Important comments in the running text on Figure 6 also depend on the deletion of the decline. For example, Jones et al state: “Agreement with the annual instrumental record is poorest during the nineteenth century.” Actually, the worst agreement is between the Briffa decline and the late 20th century temperature increase – but that’s been hidden.
Jones et al say: “The instrumental record also rises considerably in the last 2 decades, and this cannot be seen in the multiproxy series because they end before the early 1980s, as some of the proxy records were collected during these years.” Again, this is completely misleading. The Briffa multiproxy series do not end before the early 1980s because of they were collected during those years, but because the post-1960 was deleted.
Jones et al say: “The most striking feature of the multiproxy averages is the warming over the twentieth century, for both its magnitude and duration.” Again, this statement depends entirely on the deletion of the decline. If the Briffa series were shown, the inconsistency of the Briffa reconstruction with the 20th century temperature history becomes the most striking feature of the graphic – calling the validity of the reconstructions into play.
In my opinion, locating the earliest known example of “hide the decline’ in Jones et al 1999 (Rev Geophys) places hide the decline in a remarkable new light. I think that it’s fair to say that most of us have assumed that “hide the decline” originated with Mann or Briffa. However, it seems to me that this new evidence suggests that the lead author of Jones et al 1999, Phil Jones himself, may have been responsible for CRU’s decision to hide the decline in the spaghetti graph comparisons – initially Jones et al 1999 Figure 6, later, as we all know, IPCC TAR Fig 2.20.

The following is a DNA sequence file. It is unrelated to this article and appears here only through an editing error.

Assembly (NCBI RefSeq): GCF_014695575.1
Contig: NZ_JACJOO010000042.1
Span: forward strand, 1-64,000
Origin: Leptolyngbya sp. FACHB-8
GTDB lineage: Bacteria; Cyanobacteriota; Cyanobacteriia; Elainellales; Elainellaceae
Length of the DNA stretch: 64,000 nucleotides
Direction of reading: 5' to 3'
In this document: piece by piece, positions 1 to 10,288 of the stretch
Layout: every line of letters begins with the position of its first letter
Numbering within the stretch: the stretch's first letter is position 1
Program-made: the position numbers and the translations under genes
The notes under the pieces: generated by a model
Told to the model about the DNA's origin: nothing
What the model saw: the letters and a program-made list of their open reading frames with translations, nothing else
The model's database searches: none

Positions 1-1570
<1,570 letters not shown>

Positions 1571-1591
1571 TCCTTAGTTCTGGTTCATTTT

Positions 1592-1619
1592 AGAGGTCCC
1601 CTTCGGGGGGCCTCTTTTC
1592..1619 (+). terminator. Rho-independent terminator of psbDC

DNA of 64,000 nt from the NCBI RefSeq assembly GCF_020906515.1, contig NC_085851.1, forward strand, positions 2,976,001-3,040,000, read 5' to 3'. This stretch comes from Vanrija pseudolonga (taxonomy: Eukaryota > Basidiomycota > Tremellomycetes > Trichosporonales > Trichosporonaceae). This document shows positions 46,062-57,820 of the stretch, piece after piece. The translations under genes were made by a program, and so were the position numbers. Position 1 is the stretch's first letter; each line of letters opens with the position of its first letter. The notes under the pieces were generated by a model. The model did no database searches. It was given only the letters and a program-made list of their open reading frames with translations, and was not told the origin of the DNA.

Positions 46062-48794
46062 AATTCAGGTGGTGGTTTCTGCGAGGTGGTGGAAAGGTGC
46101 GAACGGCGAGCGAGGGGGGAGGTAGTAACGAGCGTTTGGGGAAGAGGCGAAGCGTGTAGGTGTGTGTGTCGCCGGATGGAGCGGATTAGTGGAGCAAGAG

To my knowledge, “hide the decline”, as a technique, was used in every subsequent spaghetti graph using the Briffa reconstruction except one – the Zero Order Draft of IPCC TAR presented to the Lead Authors in Arusha in September 1999. This spaghetti graph – which didn’t hide the decline – went over like a lead balloon with IPCC – thus the busy emails of September 1999, which I’ve previously discussed. The IPCC spaghetti graph in its First Order Draft (October 1999) adopted a hide-the-decline strategy modeled on the techniques “pioneered” in Jones et al 1999 and Briffa and Osborn 1999 (though Mann varied the method somewhat.)
In preparing my emulation of Jones et al 1999, I used the adjustment parameters of Osborn’s program pl_mannbriffajones of March 1999, almost contemporary with the preparation of Jones et al 1999. When one does a cross-chronology of the Climategate programs, there is some further interesting information on the genesis of “hide the decline” that I’ll discuss in another post.
Update Mar 23:
Here is an updated emulation of the Jones et al 1999 spaghetti graph, showing that the hide-the-decline is effective in 1950 (rather than 1960) and that the source information is the 4th column (NHD2) in the Briffa et al 1998 archive.
Figure 2. Excerpt from Jones et al 1999 with annotation.